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CHRISTIAN ARTMANN/Uneasy Dreams: Starting off with something that sounds like a nightmare, this set kicks into gear with a lot of retro hipster angular jazz. With too many pomo touches to recall church basement experimental jazz, these are cats that know how to play but they are young and insist on blowing the wax out of the moldy fig's ears. Hell, Bob James once recorded experimental stuff for ESP Disk before taking a career making ride in a taxi so you just have to realize that hard rock isn't the only place in music for young hormones to go flying.

YAALA BALLIN/On the Road: Ballin is one of those jazz vocalists that doesn't do anything really new, but what she does do simply sounds so nice. Kicking it out in fine style on a bunch of familiar oldies, her jazzbo pals all bring the right vibe to the table and it's fun because it sounds like everyone is having fun. Not retro, not hipster, not diva, just a grand showcase for a working musician to really strut her stuff and show she knows how to bring you back to the table for that fourth slice of chocolate cake. Check it out.

RELUCTANT SAINTS/Long Drive: This bunch of cats were probably born in the late 80's and were raised on classic southern rock but aren't limited by it. They're probably what Marshall Tucker would have sounded like if they grew up in the wake of punk and in the swim of grunge, rejecting all of it and finding their own way through the kudzu. Tasty stuff that shows the south will rise again.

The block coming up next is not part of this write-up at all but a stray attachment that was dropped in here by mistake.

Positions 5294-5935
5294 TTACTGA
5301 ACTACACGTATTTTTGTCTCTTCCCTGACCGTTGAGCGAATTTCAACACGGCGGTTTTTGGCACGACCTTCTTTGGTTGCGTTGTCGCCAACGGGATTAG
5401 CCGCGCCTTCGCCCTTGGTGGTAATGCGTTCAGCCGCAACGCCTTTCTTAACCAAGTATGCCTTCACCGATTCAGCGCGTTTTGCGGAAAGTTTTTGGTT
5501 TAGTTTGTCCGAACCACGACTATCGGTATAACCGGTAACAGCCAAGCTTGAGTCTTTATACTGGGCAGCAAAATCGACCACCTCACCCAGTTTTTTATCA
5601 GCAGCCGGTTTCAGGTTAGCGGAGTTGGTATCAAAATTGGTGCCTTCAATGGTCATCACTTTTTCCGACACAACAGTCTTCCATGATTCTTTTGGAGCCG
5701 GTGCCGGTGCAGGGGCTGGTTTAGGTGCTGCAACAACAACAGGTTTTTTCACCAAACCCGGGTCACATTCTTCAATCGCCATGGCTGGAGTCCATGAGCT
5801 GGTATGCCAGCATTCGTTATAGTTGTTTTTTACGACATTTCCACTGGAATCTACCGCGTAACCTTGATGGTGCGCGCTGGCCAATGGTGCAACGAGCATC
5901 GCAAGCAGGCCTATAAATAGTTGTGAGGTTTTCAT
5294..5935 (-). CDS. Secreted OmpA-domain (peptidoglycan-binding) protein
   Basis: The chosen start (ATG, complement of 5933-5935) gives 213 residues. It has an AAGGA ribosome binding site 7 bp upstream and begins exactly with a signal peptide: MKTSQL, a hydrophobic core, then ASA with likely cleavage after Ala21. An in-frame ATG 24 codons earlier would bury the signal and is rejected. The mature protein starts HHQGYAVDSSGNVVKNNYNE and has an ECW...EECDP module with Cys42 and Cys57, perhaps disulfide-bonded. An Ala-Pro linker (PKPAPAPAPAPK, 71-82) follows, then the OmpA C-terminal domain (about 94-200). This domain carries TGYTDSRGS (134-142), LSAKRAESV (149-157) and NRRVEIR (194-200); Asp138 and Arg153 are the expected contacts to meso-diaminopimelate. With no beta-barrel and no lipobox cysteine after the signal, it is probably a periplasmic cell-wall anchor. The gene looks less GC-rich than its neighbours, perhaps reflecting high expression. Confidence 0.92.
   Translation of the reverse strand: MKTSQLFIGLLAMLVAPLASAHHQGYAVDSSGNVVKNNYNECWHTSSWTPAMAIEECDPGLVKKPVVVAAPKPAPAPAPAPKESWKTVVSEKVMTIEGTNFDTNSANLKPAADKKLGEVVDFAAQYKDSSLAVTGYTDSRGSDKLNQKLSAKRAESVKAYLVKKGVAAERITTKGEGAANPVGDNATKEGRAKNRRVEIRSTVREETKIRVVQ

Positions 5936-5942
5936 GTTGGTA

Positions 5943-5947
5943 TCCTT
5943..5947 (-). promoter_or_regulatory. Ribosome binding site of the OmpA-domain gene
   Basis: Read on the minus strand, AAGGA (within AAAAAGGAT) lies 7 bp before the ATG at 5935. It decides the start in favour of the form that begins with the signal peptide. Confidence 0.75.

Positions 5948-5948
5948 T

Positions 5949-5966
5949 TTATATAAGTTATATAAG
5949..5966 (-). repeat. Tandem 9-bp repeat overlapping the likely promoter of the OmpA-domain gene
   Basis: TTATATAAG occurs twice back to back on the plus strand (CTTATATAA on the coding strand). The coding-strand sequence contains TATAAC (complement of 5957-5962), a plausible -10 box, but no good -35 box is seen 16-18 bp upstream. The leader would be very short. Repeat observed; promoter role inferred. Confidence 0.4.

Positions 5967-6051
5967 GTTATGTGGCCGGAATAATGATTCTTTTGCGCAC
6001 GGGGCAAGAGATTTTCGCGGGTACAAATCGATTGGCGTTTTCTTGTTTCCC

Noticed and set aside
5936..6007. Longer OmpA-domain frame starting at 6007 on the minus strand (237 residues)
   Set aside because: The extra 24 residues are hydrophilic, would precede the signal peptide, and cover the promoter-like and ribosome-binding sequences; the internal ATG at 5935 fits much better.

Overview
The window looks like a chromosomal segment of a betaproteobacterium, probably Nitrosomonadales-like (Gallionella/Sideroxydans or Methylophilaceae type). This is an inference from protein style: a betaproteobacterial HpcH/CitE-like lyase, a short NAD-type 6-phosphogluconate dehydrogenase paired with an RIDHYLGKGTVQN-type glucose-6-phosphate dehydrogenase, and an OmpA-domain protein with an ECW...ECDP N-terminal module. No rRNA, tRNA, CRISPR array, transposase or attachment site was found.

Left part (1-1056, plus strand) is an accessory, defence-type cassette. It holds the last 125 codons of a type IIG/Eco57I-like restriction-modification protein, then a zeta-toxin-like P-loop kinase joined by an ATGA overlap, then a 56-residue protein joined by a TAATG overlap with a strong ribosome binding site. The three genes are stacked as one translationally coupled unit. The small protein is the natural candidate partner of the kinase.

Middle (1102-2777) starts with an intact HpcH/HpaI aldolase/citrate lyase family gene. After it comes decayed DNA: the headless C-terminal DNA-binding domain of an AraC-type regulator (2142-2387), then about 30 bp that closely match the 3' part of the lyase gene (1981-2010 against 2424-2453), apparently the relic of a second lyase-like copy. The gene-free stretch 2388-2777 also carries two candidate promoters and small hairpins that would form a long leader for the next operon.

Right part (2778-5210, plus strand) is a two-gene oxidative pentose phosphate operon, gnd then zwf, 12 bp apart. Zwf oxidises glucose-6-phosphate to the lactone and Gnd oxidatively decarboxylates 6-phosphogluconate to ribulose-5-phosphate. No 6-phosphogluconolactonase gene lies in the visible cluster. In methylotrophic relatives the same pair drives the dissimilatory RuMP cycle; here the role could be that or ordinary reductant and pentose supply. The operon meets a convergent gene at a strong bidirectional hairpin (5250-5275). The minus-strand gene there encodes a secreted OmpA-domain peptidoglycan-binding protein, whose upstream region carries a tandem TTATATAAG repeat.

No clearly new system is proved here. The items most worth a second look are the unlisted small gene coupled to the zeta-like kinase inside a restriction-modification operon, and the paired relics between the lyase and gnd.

SATOKO FUJII ORCHESTRA NEW YORK/Eto: The multi faceted Fujii continues to seem like she's continuing in the footsteps of Carla Bley with all her different sides. This outing finds her leading her long time, experimental big band in a celebration of one of the players 60th birthday which gets explored in terms of the Chinese zodiac. Certainly left leaning jazz that goes it's own way in much the same way as a river would, this is cerebral, sitting down jazz that progressive tastes will love.

SATOKO FUJII MIN-YOH ENSEMBLE/Watershed: The side of Fujii that finds it's roots and spirit in Japanese folk music is back in nearly new age mode where the minimalist music is supposed to carry you along. Existing in a place where world beat meets science fiction, Fujii taps into her inner college kid for non-linear music that just makes you realize the hopelessness of the universe as we know it. Just pass the blunt and let it wash over you.

KAZE/Rafale: In which we find Satoko Fujii submerging herself into the group identity of her four piece, cross cultural crew in which she actually let's herself record other people's work. The debut recording of this crew, you really have to have experimental tastes with arts council leanings to follow this yellow brick road. It's a minimalist trip through the cosmos.
201 (Circum-Libra)

THOMAS PORTER: Hey, kid, c'mon, blow your horn a little bit. A package from a bluegrass guitar tyro shows up without so much a way to get in touch and there's a bunch of stuff to show he's been making a lot of headway in a short time. Ostensibly Porter's debut record, he's unabashedly mainstream bluegrass and manages to show plenty of flash and fire without resorting to million mile and hour licks. If you can manage to merge pop and bluegrass in your mind, Porter is currently at the head of that class. An auspicious debut whose guitar is ringing out more good things to come.

THOMAS PORTER & the Copper River Band/Trolley Days: A 2011 release shows that Porter put a lot of something under his belt in a year and it isn't a beer belly. Hanging out on that corner where country and bluegrass meet up like the old friends they are, this is a fully realized date that finds Porter in the same league of The Roys, Grascals, and Steep Canyon Rangers. An absolutely unexpected treat, this is first class, unaffected Americana that comes straight from the heart if not the heartland. Well done.

Volume 34/Number 248
July 8, 2011
830 W. Route 22 #144
Lake Zurich, IL., 60047
CHRIS SPECTOR, Editor and Publisher
Copyright 2011 Midwest Record

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